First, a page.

Party leaders in Washington are offering up their final spin before voters in New York’s 26th congressional district head to the polls Tuesday.
Depending on who’s doing the talking, the special election in western New York is either evidence of voters rejecting Rep. Paul Ryan’s controversial Medicare overhaul or a fluky three-way race of little national significance.
In a call to reporters on Monday, Sen. Charles Schumer of New York offered the Democratic line, saying voter opposition to Ryan’s plan was driving nominee Kathy Hochul’s surge in the polls.
“Make no doubt about it, the issue moving the needle is Medicare,” Schumer said. “It’s causing a major realignment of independents in favor of Kathy.”
Schumer’s analysis was backed up by a Siena College poll released during the weekend. The poll showed Hochul had surged ahead of Republican Jane Corwin in recent weeks, while “tea party” candidate Jack Davis had slipped further behind.
The poll showed Hochul winning support from 44% of independents, up from 26% in late April. Meanwhile, Davis’ support among that group had dropped from 27% to 16%.
Hochul has been pounding Corwin on her support for Ryan’s proposal, which would change Medicare to a voucher-type system. Corwin says the changes are needed to save the program from bankruptcy. Both candidates and their allies have spent millions on advertising on the issue. It was the top-ranked issue for voters in the Siena poll, although it was closely followed by jobs and the deficit.
House Majority Leader Eric Cantor (R-Va.) acknowledged Monday that the race in the reliably Republican district was “a lot closer than anyone had thought.” But he blamed Davis for drawing Republican votes away from Corwin, not disapproval of GOP plans for Medicare.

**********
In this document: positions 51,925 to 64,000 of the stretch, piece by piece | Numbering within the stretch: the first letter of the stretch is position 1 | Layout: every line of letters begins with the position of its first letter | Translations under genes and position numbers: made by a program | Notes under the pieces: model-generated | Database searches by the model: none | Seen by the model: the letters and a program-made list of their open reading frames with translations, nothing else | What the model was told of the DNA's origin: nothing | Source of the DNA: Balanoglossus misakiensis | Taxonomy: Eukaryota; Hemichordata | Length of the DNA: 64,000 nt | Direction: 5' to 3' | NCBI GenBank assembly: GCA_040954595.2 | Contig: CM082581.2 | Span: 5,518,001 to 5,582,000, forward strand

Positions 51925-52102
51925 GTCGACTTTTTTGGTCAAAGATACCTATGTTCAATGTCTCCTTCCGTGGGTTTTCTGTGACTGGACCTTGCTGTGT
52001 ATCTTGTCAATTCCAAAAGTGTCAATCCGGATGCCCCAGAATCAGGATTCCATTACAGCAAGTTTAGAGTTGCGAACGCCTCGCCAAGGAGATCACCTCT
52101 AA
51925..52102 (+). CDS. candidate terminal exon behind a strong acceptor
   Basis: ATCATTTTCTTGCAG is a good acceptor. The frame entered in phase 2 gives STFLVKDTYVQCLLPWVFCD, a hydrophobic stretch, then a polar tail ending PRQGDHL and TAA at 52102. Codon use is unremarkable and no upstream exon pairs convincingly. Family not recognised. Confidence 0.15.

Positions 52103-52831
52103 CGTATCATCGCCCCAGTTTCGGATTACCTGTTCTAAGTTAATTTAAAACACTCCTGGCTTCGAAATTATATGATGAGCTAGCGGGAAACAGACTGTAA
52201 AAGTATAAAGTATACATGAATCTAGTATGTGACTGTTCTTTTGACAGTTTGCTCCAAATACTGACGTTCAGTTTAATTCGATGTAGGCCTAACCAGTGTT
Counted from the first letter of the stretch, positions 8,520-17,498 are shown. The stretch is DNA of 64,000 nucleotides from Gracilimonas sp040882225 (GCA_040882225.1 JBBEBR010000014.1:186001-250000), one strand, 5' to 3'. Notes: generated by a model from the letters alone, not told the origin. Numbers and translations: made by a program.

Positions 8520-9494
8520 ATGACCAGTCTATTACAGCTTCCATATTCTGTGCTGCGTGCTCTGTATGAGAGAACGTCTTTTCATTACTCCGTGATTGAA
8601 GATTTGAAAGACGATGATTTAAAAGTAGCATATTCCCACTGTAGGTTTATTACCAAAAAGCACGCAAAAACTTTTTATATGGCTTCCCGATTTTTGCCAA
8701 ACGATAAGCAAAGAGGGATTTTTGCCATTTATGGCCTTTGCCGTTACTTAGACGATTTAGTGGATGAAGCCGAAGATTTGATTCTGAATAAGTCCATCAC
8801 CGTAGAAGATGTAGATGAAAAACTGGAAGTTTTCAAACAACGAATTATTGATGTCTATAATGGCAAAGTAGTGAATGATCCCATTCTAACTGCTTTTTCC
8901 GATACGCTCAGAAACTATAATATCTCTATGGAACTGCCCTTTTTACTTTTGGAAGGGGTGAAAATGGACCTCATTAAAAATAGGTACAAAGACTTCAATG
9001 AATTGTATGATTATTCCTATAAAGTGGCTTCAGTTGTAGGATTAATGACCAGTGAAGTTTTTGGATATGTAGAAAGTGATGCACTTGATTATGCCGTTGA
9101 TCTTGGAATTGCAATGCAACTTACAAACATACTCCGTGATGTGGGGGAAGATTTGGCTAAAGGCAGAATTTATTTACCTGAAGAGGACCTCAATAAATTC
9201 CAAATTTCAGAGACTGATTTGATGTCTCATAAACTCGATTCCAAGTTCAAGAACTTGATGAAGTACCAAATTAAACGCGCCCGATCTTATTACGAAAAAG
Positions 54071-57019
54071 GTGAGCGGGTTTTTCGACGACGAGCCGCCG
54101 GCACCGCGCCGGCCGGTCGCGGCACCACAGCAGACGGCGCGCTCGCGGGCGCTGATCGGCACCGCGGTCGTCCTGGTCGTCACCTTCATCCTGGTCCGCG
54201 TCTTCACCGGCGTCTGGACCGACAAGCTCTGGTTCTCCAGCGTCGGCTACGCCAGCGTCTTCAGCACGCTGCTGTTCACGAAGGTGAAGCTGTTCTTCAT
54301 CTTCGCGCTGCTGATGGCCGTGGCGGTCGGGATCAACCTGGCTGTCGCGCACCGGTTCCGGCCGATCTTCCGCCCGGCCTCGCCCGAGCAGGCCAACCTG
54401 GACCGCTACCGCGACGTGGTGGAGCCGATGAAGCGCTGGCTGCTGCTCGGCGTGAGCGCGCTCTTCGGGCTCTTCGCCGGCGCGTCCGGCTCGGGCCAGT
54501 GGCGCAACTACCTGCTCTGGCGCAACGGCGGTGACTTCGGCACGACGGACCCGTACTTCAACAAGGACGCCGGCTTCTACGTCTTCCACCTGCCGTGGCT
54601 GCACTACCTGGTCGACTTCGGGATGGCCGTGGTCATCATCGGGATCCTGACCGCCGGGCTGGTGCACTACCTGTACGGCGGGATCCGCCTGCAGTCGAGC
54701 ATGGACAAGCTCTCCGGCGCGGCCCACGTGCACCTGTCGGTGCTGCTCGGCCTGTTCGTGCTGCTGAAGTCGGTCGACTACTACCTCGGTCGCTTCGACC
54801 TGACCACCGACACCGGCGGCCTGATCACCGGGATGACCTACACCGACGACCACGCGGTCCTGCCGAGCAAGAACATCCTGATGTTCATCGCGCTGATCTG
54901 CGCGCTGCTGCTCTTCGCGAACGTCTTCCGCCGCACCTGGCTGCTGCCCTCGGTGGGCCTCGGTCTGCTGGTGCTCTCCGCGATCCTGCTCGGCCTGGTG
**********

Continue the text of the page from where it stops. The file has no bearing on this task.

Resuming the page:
“This race is about the fact that it’s a three-way race,” Cantor told reporters. “I do not think it can be seen as the signal as to the role of the budget reforms that we have proposed including that and Medicare.”
Indeed, if all of Davis’ support went to Corwin, she would win easily. And Hochul’s 42% in the Siena poll is not an unheard-of level of support for a Democrat in that district. In 2008, the Democratic nominee won 40% of the vote while losing to Republican Chris Lee. (Lee went on to send photos of himself shirtless to a woman he met on Craigslist and then resigned.)
Still, it’s hard to argue that voters in the district aren’t thinking differently than they did just seven months ago. In the November GOP landslide, Lee won 74% of the vote and Democratic nominee came away with just 26%.
That’s the election Cantor wants people to focus on.
“I know this town loves to take signals from individual races. I think the best signal you can take is the 63 seats that we picked up in November,” he said. “That was a signal that the American people were tired of the direction being taken by the other side, they were upset about the situation with jobs, and they were upset about government spending. I think those issues are still front and center with the voters and especially those in western New York.”